Monthly Archives: November 2015


George BailyBy Fire Chief Moody

I must’ve been around four years old, since that’s about as far back as one can recall a memorable event, and this was the Jim Dandy of memorable events.

The sky was clear blue. A bright sunny spring day – a perfect setting for a family picnic. The flowers at Oakdale Park had burst into full bloom in response to recent heavy rains. That same rain had filled the Smoky Hill River bank to bank with fast flowing muddy water.

Parents back in this time didn’t entertain-play as much with their children. Children played with children.

So, my older brother and I wandered over to play on the playground equipment. After a short time we tired of that and decided to explore the nearby river area.

Once at the river’s edge we noticed a rather large dead fish floating on top the water.

I decided to see if I could snare the big beast with a stick. As I neared the shore’s skirt the oddest thing happened – the fish disappeared. Unbeknownst to me the rapid waters had washed out a cavity under the edge of the bank.

So, I got down on my hands and knees and leaned out – a little further, a little further – and  then it happened.

Face first I plunged into the murky waters. My head was under the water just a short time, but I can still remember that moment. The swirling brown particles with eye sight limited to inches.

Somehow my catapult was such that once righted I was facing and still within reach of shore. My arms revolved around like a Ferris Wheel trying to grab something on the shore, but the recent rain had turned the shore into a virtual oil slick.

All hope seemed lost and then then it happened.

It was a hand that locked into mine – my brother’s hand, a brother who put his own life in danger. Mike reached out to me without regard for his own safety and kept me from being a victim of the Smoky Hill River.

My career in emergency service has spanned thirty-seven years and is still going strong. But if not for my brother, I would have never been a part of saving any lives as an emergency provider.

The famous Christmas movie named “It’s a Wonderful Life” is about a man named George Bailey who does what my brother did – saves his brother from drowning. The movie has a moment when an angel named Clarence asks George, “Strange, isn’t it? Each man’s life touches so many other lives. When he isn’t around he leaves an awful hole, doesn’t he?”

A few years ago, I was visiting my brother who now lives in Texas. We were enjoying a day at the San Marcos River floating down the rapids on inner tubes. After going through the rapids and drifting downstream, I came to a stop midstream.

Looking back up the river I noticed a mother and small boy hitting the rapids. They fell out of their inner tube and submerged. The boy, still submerged, floated directly at me. When he reached me, I simply reached out and grabbed his arm.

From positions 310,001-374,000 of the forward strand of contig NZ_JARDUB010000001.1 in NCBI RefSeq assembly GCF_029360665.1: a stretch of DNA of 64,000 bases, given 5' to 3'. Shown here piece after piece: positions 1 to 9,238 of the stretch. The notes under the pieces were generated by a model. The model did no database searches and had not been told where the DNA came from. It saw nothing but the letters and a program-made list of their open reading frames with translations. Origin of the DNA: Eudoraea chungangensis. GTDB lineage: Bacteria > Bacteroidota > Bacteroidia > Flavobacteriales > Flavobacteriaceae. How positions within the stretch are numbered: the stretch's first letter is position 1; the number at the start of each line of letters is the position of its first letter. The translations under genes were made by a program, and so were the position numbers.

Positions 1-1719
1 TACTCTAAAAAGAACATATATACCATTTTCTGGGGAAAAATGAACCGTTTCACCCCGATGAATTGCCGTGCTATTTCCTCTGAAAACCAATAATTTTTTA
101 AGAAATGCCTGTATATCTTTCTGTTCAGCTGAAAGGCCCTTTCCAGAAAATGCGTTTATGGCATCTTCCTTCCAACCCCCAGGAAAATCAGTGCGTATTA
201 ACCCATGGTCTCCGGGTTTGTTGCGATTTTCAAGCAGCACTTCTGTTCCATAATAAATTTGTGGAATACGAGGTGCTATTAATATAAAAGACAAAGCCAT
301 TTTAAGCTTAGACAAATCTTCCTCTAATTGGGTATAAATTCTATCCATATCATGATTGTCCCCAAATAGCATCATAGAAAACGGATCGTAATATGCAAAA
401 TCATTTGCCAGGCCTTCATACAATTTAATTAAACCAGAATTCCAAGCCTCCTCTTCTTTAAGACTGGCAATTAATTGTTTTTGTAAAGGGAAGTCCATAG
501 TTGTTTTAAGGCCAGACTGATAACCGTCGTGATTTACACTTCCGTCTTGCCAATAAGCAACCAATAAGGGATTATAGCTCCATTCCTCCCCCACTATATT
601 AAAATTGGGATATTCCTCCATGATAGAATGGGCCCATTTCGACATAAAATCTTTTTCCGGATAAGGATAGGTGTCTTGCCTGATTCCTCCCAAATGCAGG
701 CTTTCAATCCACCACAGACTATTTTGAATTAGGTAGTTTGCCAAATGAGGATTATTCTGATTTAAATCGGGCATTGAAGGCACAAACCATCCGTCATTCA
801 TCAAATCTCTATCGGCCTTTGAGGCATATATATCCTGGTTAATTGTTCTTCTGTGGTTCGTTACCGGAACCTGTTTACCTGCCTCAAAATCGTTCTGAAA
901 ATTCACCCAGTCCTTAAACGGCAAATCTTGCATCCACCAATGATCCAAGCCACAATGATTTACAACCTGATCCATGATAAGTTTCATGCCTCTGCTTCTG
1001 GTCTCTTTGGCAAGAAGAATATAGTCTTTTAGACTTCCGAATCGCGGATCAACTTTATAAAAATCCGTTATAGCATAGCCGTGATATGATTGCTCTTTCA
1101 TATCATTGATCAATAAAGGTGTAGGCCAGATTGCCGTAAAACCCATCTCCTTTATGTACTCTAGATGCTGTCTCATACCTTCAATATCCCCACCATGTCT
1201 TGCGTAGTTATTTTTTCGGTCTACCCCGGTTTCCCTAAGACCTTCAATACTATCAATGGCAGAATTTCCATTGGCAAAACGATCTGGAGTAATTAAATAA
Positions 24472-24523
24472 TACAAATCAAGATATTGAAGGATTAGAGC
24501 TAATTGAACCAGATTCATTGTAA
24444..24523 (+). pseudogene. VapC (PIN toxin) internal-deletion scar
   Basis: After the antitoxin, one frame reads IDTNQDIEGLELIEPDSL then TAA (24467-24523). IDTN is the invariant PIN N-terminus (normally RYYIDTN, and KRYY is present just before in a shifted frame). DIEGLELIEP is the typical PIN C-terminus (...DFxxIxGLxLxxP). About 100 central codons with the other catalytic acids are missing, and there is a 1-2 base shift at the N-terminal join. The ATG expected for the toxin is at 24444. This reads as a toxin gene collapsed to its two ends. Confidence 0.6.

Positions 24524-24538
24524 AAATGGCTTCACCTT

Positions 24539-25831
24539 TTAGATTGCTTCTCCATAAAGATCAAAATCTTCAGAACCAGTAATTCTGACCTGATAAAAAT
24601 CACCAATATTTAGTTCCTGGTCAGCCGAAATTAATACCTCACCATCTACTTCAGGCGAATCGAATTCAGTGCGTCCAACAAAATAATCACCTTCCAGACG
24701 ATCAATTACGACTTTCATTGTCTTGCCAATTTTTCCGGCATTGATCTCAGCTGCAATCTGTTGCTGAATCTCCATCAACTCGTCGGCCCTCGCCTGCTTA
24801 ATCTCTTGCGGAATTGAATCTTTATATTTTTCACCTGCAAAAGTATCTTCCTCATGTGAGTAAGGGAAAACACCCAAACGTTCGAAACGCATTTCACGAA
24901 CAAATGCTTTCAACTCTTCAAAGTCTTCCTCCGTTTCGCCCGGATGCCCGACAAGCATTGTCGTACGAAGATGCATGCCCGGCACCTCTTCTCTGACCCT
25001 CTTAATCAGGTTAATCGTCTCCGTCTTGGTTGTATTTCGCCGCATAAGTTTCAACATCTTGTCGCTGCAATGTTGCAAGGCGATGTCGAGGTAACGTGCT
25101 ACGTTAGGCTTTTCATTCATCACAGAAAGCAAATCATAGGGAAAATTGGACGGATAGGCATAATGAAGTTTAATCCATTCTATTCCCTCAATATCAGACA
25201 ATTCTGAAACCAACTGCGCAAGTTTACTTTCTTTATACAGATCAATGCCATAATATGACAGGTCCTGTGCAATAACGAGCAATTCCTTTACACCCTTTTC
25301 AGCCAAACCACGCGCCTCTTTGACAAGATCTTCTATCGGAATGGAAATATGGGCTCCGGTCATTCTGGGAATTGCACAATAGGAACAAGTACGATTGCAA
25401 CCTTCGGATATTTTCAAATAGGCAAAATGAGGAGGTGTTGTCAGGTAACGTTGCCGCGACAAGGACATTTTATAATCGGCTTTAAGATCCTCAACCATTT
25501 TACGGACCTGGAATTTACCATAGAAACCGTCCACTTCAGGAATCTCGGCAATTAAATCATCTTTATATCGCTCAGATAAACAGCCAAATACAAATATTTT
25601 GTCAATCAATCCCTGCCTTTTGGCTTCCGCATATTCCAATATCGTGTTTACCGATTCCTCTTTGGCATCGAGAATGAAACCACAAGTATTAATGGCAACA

If not for my brother…

THANKSGIVING – Island of Misfit Toys

th (1)The other day my wife and I were sitting on the back deck enjoying what I called the “Perfect Day.” Just then I noticed the tiniest cloud drifting across the completely blue sky. I turned to my wife and said, “Almost Perfect.”

It was a joke.

Imperfections are really what make life so special. And that is what I’m thankful for on this day of Thanksgiving. Let me explain.

One of my favorite holiday movies is the low-budget film “Rudolph the Red-nosed Reindeer and the Island of Misfit Toys.”

I suppose a reason for my connection is my own imperfections. One happened when I was a child. I contracted polio and was affected on the right side of my body. Most noticeable is my right leg that’s one and one-half inches shorter.

Anyhow, the movie begins by drawing attention to the shameful treatment doled out to those who are different from the rest of the crowd.

Rudolph meets up with an elf named Hermey. Both Rudolph and Hermey are misfits. The two run away from home and end up on the Island of Unwanted Toys.

The beauty of the show is when it concludes by showing how being different is not necessarily a bad thing, in fact it can be a wonderful thing.

We strive to be the best we can be and that’s not bad. But, sometimes in our effort to reach perfection, we lose sight of how an imperfection can also be special.

I hope Americans take the time to watch this short movie, and afterwards, ask yourself if you need to do a little bit better at seeing the good in those who are a bit different.

It might even make you happier – and thankful.

Holiday Safety Tips

TG Kansas Fire Marshal offers fire safety tips for Thanksgiving cooking
TOPEKA (November 23, 2015) — The Thanksgiving holiday is upon us and Kansas families will be coming together for a time of celebration and thankfulness. The hours spent in the kitchen preparing turkey, mashed potatoes, pies and all the other fixings, however, comes with an increased risk for household fires. The Kansas Fire Marshal would like to remind Kansans of the importance of taking safety precautions to ensure a safe and happy Thanksgiving holiday.

Cooking is, and has long been, the leading cause of home structure fires and home fire injuries, and according to the records collected from reporting fire departments in Kansas, home cooking fires increase significantly around the times of major holidays such as Thanksgiving, Christmas Eve, Christmas Day and Easter.